surly was our Word of the Day on 09/17/2008. Hear the podcast!
Examples of surly in a Sentence
went about his chores in a surly huff, totally annoyed that he was stuck at home on this beautiful Saturday
the surly receptionist told us we'd have to wait outside in the rain
Recent Examples of surly from the Web
The climber, notable for his sparse lifestyle and surly nature, was also a prolific author of climbing guides and mountain books.
Superman is a surly noob searching for reality in the digital age in DC Comics’ latest reboot of the superhero’s origin story.
These example sentences are selected automatically from various online news sources to reflect current usage of the word 'surly'. Views expressed in the examples do not represent the opinion of Merriam-Webster or its editors. Send us feedback.
Did You Know?
In its very earliest uses in the 16th century, surly meant "majestic" or "lordly." These early meanings make sense when you know that this word is an alteration of Middle English "serreli," which probably comes from "sire, ser," a title formerly used as a form of address for men of rank or authority. So how did a word with such lofty beginnings come to be associated with grumbling rudeness? Arrogant and domineering behavior is sometimes associated with men of rank or position, and "surly" came to mean "haughty" or "imperious." These meanings (which are now obsolete) led to the "rude" sense that is very common today.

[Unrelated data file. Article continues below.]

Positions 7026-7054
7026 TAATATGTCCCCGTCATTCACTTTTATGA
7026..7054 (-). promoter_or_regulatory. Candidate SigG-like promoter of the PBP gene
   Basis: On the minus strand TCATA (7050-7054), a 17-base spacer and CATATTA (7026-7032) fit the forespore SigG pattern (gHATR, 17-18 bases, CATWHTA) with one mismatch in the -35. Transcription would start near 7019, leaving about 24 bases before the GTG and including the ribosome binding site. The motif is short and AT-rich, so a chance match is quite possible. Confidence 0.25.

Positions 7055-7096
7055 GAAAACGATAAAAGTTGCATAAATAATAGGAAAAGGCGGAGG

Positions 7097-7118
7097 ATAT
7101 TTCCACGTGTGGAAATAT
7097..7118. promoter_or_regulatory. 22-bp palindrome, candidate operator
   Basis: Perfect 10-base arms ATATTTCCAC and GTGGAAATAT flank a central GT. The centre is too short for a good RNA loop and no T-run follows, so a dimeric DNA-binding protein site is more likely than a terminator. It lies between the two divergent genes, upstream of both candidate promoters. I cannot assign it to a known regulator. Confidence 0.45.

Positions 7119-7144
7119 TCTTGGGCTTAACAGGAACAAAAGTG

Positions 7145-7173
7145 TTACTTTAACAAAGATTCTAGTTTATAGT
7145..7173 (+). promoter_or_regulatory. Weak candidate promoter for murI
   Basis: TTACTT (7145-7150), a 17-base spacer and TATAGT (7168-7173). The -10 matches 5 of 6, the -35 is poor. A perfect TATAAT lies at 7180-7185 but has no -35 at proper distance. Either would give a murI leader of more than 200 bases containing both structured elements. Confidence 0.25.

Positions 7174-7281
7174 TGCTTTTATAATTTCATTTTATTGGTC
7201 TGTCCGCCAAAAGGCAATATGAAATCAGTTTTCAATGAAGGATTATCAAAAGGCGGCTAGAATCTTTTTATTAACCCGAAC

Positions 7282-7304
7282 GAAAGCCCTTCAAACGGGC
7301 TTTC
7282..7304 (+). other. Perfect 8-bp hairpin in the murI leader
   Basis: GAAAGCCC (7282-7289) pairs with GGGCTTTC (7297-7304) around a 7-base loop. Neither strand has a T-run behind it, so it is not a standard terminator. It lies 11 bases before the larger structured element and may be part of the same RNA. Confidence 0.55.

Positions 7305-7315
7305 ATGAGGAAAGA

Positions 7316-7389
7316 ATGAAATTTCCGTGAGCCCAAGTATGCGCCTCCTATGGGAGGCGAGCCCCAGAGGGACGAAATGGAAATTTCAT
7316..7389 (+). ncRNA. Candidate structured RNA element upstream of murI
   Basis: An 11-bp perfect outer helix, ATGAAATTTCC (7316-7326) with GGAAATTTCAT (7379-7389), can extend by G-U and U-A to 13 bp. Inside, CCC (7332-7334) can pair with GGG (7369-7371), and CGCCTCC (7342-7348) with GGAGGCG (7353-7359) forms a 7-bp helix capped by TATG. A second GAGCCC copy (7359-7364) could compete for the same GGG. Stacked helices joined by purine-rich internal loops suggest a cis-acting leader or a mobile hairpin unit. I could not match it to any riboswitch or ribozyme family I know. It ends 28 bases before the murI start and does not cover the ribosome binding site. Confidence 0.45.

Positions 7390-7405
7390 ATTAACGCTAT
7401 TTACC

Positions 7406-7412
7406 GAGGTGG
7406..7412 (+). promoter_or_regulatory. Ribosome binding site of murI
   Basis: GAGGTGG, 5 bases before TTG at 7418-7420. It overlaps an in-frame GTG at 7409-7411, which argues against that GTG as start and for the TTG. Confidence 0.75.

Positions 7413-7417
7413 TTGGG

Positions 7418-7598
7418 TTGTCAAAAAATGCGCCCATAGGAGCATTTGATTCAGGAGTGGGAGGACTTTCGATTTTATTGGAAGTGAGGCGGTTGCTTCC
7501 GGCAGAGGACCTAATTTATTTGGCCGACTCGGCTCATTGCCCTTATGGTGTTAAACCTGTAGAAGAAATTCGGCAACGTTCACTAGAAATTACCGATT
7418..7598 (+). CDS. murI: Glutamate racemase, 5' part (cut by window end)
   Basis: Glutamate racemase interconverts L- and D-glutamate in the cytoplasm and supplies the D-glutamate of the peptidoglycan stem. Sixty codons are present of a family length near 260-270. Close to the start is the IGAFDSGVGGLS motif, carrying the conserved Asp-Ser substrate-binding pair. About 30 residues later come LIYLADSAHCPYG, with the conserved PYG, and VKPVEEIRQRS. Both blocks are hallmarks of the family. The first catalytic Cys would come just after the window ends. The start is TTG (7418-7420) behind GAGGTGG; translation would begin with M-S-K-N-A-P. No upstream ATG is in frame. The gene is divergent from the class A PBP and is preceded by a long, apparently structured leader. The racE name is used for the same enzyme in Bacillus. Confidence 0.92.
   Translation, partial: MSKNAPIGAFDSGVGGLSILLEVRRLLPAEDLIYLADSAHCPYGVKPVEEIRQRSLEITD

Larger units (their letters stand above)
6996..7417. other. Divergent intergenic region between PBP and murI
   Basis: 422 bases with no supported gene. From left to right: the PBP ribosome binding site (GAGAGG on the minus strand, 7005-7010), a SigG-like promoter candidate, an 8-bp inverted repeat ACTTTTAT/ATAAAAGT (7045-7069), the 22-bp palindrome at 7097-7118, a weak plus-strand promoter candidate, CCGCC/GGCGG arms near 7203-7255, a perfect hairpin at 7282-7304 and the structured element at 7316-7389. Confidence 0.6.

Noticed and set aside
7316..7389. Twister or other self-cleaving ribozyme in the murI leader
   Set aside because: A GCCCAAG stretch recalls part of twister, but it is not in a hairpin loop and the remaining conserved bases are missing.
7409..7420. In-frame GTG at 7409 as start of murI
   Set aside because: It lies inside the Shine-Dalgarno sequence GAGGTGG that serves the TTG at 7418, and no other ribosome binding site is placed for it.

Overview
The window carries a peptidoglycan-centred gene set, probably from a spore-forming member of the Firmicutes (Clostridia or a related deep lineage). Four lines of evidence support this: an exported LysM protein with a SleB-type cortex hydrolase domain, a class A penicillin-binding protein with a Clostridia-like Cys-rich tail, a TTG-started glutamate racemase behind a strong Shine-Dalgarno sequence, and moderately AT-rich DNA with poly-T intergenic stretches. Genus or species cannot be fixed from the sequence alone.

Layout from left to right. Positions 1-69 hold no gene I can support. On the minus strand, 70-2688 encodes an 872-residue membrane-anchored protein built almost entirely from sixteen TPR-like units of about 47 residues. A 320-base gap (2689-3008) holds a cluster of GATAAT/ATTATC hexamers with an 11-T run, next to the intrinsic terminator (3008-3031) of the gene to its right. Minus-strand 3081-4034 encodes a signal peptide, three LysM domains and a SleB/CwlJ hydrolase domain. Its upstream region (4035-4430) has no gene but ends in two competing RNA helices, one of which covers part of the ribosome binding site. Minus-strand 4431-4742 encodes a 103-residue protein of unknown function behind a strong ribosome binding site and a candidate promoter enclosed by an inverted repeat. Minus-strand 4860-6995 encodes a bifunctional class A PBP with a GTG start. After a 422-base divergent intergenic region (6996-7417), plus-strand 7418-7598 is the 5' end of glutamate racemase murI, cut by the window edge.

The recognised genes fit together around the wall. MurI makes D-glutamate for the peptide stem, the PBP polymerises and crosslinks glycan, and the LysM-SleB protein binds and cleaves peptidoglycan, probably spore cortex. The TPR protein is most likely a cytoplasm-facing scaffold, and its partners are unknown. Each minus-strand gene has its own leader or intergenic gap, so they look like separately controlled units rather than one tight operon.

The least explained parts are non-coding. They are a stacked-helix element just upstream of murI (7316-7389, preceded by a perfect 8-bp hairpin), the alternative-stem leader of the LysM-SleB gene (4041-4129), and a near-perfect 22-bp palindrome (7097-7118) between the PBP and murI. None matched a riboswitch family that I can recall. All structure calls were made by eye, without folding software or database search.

Origin and Etymology of surly
alteration of Middle English serreli lordly, imperious, probably from sire, ser sire
First Known Use: 1523See Words from the same year
Synonym Discussion of surly
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Definition of surly for English Language Learners
: rude and unfriendly
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History for surly
To a noble person it might seem natural to link together high birth and good manners, but the word surly is evidence that other people have not always thought this way. In Middle English the word was spelled sirly, which made more obvious its derivation from sir, the traditional title of respect. Sirly had much the same meaning as lordly does today, that is, “proud, haughty.” Although its meaning has evolved to “rude” or “unfriendly,” surly still refers to a way of acting that is quite the opposite of good-mannered.
Seen and Heard
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